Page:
• one year ago
  172. skullpatrol
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    Are you talking about amount of apple per friend?

    • one year ago
  173. skullpatrol
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    So you are counting the number of pieces each friend gets.

    • one year ago
  174. skullpatrol
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    6/3 =half each friend 6/2 =3rd each friend 6/1 =6th each friend

    • one year ago
  175. zostale
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    true...its undefined. Watch the khan academy tutorial on it. Pretty logical and interesting.

    • one year ago
  176. StupidGenius
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    i want say something, we can't divided by zero but if my problem want to divided by zero ?! we know the velocity equal to difference between density over difference between time? \[\frac{ v2-v1 }{ t2-t11 }\] question is what is the Instantaneous velocity? i.e find the velocity when t2 =t1?

    • one year ago
  177. StupidGenius
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    answer is we can't put t2=t1 directly but we but it by limit at t2 tents to t1

    • one year ago
  178. satellite73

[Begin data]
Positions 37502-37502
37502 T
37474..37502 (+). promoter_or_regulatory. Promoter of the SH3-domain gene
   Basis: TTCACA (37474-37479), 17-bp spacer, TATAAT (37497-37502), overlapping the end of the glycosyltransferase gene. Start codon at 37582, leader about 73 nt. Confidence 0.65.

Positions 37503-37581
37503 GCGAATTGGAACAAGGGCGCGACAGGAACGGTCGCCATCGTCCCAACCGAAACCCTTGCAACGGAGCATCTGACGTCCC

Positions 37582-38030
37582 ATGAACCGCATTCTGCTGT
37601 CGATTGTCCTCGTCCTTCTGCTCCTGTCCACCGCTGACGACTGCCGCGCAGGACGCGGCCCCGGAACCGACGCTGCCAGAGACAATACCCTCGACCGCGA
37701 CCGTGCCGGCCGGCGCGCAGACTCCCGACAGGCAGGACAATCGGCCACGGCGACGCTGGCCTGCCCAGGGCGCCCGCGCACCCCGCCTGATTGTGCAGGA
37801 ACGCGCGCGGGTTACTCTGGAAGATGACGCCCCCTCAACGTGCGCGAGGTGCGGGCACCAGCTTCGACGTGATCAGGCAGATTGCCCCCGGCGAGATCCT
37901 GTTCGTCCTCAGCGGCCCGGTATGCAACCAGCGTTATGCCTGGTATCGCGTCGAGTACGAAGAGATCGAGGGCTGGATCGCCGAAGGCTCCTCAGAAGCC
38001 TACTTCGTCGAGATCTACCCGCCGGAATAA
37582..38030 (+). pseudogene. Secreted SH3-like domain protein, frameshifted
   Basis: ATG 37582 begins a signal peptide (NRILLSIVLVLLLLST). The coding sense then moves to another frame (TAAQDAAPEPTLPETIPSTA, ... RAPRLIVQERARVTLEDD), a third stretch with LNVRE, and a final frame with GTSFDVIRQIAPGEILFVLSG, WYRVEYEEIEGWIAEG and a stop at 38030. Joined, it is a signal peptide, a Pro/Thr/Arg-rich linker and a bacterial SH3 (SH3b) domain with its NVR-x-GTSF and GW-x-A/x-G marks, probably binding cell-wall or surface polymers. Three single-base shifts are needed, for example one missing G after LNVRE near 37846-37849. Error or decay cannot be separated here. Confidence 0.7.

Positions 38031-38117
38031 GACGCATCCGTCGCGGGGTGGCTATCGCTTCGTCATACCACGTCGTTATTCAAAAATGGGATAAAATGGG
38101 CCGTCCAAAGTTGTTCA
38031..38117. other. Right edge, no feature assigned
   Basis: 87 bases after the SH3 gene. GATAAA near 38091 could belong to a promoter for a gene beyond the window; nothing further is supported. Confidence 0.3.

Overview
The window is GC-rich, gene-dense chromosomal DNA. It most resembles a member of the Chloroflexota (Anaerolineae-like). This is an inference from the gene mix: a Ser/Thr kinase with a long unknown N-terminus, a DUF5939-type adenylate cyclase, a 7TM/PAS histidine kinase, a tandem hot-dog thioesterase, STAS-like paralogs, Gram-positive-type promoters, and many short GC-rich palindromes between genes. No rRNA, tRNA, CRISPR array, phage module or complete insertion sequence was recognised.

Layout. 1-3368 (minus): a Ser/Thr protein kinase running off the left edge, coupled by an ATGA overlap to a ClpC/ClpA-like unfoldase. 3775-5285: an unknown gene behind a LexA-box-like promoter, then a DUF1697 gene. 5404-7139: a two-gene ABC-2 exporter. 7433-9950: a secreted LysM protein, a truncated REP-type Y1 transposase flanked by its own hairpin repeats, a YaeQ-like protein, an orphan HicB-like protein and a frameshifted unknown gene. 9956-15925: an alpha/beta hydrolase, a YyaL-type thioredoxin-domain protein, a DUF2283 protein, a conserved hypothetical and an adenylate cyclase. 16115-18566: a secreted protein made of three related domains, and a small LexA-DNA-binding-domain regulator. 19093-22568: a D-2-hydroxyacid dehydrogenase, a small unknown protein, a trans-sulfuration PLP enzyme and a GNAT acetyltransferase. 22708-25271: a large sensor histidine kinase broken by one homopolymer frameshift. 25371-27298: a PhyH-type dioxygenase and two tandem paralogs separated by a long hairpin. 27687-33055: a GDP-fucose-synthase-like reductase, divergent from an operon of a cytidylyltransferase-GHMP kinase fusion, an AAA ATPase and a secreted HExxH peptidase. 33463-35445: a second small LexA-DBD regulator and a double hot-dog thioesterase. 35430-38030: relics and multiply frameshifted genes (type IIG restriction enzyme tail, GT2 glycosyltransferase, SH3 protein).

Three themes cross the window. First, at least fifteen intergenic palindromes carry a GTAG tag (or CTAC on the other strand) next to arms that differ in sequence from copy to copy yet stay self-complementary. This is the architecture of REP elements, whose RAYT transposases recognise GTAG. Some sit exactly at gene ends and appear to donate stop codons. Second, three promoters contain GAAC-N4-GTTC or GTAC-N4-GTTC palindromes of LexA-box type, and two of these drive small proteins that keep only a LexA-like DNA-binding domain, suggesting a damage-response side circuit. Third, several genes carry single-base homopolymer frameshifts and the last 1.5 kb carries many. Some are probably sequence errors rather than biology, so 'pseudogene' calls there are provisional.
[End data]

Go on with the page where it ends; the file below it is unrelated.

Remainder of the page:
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    you can't divide by zero for the same reason that it make no sense to ask how many miles per gallon i get on my bicycle \(a\div b=c\iff bc=a\) try solving \(a\div 0=b\iff 0\times c=a\) for \(c\) and non zero \(a\) for example try solving \[2\div 0=c\iff 0\times c=2\] for \(c\) and you see that you cannot

    • one year ago
  179. satellite73
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    typo there, i means try solving \[a\div 0=c\iff 0\times c=a\] for \(c\)

    • one year ago
  180. skullpatrol
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    hmm... shouldn't it be a=bc defines a/b=c?

    • one year ago
  181. skullpatrol
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    @satellite73

    • one year ago
  182. skullpatrol